Owned media is the gateway to the remainder of the marketing and sales funnel, whether you’re B2B, B2C, small or large. The world is digital and mobile now, and your website and owned media properties are the places people go to find out how to do business with you. Sometimes they’re just looking for a store locator to find a brick and mortar location. Sometimes they want to buy in the moment with the convenience and immediate gratification of online. Sometimes they’re just looking for more information but aren’t even at the purchasing stage.
Your owned media analytics systems can discern all of these behaviors and many more. Measuring PR success must use owned media analytics to connect the top of the funnel (awareness) with the rest of the business. Even something as seemingly primitive as foot traffic counters in retail stores is a form of owned media measurement, because a retail store is just as much a media experience as it is a place of transaction.
Systems you may be asked about: Web analytics software, marketing automation software, audience metrics systems on and offline
Traditionally the domain of advertising agencies, paid media systems can contain treasure troves of data useful to your PR efforts. We’ve already touched on understanding what campaigns have already been successful in the research phase, but paid media also has some of the best audience insights tools available to businesses and agencies.
There is no more powerful synergy than an integrated campaign across earned, owned, and paid media, so expect your PR team to ask about what campaigns are already queued up in your paid media systems and what audiences are defined. You may also be asked for access to paid media systems for the purposes of syndication and amplification, where an earned media hit is rebroadcast in advertising channels to extend its reach and impact.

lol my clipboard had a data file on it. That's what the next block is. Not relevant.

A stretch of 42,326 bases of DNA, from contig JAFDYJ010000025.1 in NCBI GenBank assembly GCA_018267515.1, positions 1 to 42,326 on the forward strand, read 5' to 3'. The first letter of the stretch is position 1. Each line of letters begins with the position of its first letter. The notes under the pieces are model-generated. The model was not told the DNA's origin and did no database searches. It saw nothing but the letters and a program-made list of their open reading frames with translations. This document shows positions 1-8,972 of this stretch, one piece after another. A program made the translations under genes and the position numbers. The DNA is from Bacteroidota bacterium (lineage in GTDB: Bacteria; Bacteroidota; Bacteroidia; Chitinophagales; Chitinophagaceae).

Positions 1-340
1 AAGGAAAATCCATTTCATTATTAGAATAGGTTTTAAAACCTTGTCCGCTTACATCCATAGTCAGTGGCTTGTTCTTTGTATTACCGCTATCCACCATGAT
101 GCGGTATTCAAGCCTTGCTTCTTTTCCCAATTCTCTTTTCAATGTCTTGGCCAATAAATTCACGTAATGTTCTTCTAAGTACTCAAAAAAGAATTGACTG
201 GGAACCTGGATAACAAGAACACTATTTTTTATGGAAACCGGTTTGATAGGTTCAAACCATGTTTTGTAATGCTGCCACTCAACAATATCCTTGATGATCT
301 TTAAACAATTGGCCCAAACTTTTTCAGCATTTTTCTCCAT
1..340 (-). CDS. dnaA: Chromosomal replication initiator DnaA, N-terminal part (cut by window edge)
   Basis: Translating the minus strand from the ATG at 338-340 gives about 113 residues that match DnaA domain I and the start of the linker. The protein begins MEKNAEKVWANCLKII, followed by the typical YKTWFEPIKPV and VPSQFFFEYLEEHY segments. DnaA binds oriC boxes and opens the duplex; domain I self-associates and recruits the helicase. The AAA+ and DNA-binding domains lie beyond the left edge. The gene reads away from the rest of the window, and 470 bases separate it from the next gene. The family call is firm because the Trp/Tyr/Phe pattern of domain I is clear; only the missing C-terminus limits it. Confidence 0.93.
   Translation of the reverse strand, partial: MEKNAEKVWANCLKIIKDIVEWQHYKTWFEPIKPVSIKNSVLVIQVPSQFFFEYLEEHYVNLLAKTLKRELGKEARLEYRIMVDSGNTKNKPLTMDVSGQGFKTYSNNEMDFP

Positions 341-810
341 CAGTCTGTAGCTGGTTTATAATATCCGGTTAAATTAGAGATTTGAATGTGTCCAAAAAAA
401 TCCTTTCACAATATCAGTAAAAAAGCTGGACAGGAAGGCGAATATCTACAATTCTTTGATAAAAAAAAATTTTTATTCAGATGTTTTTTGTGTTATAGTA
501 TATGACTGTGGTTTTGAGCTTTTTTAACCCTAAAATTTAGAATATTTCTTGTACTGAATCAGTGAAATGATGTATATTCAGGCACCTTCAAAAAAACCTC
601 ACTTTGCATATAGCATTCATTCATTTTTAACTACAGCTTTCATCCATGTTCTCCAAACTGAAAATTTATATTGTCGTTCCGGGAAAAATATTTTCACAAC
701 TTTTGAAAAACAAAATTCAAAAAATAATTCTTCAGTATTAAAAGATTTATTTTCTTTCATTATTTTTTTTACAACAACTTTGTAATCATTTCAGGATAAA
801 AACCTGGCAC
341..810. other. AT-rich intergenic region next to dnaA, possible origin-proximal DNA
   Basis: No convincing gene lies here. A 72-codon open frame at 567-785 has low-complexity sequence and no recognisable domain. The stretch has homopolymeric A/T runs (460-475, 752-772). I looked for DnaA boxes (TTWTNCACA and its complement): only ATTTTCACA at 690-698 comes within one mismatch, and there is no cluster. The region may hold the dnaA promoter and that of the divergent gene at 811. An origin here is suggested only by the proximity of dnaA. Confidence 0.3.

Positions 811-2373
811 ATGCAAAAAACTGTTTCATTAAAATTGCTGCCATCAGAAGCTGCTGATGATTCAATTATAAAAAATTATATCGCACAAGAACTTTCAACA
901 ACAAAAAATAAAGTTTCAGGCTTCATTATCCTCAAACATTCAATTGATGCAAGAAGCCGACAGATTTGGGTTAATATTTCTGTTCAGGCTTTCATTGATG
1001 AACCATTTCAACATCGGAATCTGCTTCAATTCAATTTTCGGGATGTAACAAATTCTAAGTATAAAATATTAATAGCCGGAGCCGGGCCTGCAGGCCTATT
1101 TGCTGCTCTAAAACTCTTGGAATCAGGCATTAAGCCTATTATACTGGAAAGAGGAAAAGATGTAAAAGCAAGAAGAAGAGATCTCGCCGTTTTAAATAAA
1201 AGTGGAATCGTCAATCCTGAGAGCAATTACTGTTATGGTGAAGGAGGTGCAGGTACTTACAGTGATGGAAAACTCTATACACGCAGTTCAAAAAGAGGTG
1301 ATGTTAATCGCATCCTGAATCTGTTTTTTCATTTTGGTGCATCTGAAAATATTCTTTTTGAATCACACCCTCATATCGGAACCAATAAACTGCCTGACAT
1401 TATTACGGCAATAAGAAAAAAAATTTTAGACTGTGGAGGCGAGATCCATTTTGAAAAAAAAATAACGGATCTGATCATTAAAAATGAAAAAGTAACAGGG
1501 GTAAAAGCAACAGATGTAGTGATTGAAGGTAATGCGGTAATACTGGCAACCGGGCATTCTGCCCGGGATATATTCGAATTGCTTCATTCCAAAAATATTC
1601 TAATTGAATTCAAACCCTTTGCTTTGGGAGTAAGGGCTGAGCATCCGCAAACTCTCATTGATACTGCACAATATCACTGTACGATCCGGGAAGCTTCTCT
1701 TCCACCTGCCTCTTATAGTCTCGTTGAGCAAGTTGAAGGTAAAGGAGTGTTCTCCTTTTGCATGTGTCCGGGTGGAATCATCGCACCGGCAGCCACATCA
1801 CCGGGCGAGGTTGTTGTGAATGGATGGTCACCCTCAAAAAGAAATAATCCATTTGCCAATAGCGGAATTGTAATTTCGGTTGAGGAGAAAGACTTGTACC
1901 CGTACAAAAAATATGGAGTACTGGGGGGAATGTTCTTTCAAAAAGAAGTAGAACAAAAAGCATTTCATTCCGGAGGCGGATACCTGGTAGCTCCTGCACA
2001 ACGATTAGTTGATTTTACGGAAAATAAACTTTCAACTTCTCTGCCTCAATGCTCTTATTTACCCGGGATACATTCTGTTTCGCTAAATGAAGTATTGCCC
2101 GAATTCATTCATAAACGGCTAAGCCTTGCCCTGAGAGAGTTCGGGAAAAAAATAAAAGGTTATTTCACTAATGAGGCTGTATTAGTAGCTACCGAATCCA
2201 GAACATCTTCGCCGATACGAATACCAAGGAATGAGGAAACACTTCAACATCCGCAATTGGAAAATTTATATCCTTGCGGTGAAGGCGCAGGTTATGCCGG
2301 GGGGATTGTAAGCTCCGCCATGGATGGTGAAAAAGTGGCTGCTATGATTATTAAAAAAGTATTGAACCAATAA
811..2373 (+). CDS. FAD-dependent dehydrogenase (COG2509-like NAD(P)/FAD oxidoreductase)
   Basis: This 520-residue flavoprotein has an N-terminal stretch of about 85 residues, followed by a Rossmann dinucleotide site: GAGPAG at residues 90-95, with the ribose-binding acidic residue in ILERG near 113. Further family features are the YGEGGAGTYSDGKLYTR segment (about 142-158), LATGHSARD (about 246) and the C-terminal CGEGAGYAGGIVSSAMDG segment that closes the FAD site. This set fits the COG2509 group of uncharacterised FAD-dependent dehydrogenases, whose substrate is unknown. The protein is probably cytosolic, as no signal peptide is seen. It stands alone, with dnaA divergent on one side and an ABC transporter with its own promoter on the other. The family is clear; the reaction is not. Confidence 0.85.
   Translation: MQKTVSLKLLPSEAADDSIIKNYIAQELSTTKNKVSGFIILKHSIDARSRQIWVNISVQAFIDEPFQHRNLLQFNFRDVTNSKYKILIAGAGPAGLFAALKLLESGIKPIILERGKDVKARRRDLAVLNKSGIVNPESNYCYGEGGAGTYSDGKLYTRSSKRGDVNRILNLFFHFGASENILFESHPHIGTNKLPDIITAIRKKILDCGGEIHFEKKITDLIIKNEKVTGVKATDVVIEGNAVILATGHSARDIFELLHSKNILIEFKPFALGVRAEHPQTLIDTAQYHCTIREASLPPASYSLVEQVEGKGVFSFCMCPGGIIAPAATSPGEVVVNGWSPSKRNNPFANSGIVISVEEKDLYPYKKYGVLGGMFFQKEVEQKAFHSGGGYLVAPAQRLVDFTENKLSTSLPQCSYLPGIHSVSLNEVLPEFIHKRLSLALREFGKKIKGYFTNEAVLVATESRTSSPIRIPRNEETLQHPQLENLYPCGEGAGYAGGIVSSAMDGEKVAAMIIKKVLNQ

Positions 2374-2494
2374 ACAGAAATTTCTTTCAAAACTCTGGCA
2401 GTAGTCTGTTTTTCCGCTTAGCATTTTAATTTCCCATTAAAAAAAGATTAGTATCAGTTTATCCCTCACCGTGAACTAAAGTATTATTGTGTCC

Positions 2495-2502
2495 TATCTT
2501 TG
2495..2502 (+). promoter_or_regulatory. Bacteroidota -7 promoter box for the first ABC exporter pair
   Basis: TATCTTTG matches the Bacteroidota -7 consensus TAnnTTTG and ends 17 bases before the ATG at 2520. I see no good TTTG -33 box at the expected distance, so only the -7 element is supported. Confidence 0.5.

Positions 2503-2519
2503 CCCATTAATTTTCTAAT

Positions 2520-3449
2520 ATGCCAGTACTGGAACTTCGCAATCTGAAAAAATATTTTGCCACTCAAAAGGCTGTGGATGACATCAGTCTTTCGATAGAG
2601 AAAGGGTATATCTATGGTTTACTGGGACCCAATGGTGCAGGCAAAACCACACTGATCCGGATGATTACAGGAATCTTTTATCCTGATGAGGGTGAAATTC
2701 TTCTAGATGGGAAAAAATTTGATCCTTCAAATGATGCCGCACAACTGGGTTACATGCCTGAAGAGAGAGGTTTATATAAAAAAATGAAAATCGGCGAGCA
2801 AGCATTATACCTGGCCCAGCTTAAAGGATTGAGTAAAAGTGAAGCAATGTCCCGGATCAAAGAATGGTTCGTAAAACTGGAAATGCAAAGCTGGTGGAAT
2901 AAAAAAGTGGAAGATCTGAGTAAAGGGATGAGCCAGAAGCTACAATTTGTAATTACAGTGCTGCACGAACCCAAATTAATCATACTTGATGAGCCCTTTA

Systems you may be asked about: PPC and SEM marketing software, display ad systems, video and multimedia ad systems, media buying platforms
Marketing and sales
At the end of the day, having an audience that is aware of you, trusts you, and likes you enough to buy from you is the goal of an effective PR program. However, that audience also has to do business with you in order for you to realize the true benefits of PR. Thus, a complete PR program must have access to data down the funnel to see how much of the audience is converting into prospects, marketing qualified leads, sales qualified leads, business opportunities/deals, and ultimately into revenue. Without that information, you may be targeting the wrong, unqualified audience in all of your media efforts.
Finally, businesses can be made or broken on service and support. Great service means free PR via word of mouth from your existing customers. Bad service means inevitable PR crises down the road as customers rightfully complain. Your PR program needs that information in order to forecast and plan for crises and opportunities.
Systems you may be asked about: marketing automation software, sales CRM platforms, customer support and service platforms
Data isn’t just for your marketing team or for an analytics department buried inside of your company. If you want to maximize the results of every part of your marketing and communications programs, give access to as many systems and data pools as practical and reasonable. The more information you share with your partners, the better the work a data-driven PR agency can do on your behalf.